Using a flashlight, he made his way toward the engine room to look for survivors. He found corpses, instead. Water was pouring through the rubber seals, but he kept looking until he found three injured and stunned men. He led them out of the room, sealed the door, and gave them liquid courage from what was left of his bottle.
He took several Davis Submerged Escape Apparatus sets (life vests with oxygen masks and goggles) and distributed them among the men, but there was a problem. They were designed for only up to 100 feet from the surface while the depth gauge said they were 270 feet below.
Though the gauges turned out to be wrong and they were only 170 feet below, it was still too deep. Theyâd be without oxygen for the remaining 70 feet, but they had no choice. Nor could they just open the escape hatch since the pressure outside kept it shut. Capes had to flood the compartment by turning the starboard bilge valve, but it wouldnât budge.
So he tried the sluice valve where they fired flare guns to the surface, instead. Water poured in and rose around them. When the internal and external pressures had equalized, he undid the hatch bolts with a spanner. When it finally opened, Capes led the others out and swam up after them.
Somehow he did, but he was the only one. Seeing white cliffs in the distance, he swam toward them for 6 hours, made it to the beach, and then passed out. He had made it to the island of Kephalonia, again at the worst possible time.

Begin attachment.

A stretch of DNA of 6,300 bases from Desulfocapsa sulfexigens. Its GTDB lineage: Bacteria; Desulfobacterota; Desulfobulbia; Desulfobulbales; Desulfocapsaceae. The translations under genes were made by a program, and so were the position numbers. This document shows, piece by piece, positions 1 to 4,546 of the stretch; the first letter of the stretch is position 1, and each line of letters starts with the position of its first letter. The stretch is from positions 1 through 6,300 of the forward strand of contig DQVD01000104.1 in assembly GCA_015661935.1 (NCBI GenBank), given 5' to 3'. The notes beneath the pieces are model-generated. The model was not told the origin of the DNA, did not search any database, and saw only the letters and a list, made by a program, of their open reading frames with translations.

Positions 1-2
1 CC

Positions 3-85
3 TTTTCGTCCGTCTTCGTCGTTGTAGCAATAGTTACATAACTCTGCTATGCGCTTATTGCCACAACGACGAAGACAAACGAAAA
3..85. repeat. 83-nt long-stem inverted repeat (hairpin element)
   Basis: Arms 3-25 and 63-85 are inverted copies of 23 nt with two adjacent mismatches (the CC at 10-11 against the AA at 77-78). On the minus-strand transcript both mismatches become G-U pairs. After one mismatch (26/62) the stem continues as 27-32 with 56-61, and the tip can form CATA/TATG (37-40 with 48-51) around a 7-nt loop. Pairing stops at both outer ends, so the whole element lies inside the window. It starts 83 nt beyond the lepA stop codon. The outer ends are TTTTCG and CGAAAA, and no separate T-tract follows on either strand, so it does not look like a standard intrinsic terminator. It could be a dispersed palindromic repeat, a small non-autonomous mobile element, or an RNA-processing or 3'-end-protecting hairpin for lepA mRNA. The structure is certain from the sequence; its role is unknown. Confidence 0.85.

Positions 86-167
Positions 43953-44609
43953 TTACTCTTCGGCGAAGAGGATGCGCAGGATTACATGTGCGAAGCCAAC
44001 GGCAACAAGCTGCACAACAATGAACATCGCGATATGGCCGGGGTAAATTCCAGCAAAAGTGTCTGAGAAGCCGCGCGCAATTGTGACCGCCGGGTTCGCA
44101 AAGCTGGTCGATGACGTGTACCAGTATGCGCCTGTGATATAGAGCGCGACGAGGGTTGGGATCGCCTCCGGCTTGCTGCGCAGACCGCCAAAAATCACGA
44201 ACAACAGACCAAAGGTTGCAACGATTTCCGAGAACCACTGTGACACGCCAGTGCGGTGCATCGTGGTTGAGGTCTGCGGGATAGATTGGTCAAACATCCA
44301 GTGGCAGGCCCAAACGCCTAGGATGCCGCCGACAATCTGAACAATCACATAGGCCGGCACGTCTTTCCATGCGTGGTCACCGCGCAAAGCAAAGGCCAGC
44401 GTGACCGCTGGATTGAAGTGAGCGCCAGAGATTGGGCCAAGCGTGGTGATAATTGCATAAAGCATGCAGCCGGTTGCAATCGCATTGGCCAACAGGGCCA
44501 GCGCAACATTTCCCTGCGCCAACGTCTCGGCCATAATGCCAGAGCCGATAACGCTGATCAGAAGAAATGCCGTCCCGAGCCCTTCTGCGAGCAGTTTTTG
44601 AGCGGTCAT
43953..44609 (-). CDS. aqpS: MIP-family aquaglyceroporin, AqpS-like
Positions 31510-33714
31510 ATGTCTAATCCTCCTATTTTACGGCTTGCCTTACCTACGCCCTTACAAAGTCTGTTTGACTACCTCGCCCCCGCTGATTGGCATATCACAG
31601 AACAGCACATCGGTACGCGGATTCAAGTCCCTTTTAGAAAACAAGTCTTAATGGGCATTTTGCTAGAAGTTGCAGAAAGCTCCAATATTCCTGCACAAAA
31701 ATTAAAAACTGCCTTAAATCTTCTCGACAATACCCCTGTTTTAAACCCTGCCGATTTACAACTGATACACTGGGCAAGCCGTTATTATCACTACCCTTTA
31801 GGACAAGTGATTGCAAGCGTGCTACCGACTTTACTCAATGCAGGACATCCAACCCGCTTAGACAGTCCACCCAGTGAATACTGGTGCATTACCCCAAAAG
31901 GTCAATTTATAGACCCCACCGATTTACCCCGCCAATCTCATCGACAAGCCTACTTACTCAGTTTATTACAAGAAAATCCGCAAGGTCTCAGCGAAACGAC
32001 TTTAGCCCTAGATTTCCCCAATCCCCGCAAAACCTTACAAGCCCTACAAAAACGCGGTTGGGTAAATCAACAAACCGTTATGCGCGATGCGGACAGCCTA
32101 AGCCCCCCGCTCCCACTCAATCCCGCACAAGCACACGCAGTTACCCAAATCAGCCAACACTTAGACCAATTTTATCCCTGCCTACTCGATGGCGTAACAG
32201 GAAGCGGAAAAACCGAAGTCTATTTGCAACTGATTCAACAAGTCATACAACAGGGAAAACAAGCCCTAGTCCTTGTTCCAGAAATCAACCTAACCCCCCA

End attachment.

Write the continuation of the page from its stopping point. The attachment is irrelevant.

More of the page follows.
Greece was under Axis control, and its resources were being plundered while its people were being starved to death â those who werenât killed outright. Itâs estimated that 13% of the Greek population died from hunger alone, so those who found Capes rebelled in the only way they could.
This went on for 18 months till he was finally smuggled out on a fishing boat and taken to Smyrna in neutral Turkey. He found shelter at the British consulate that finally sent him to Alexandria.
Capes died in 1985 with a pall of suspicion hanging over his allegedly heroic deeds.
It took Greek archeologist, Kostas Thoctarides, to validate Capesâ story. On 26 December 1997, Thoctarides led a dive team that discovered the remains of the Perseus.
They found the open aft escape hatch, the open sluice valve, and the rum bottle on a torpedo rack â proof that Capes deserved his medal.
tags: submarine nathan finneman breed of speed breedofspeed colorado finneman hero ww2 amazing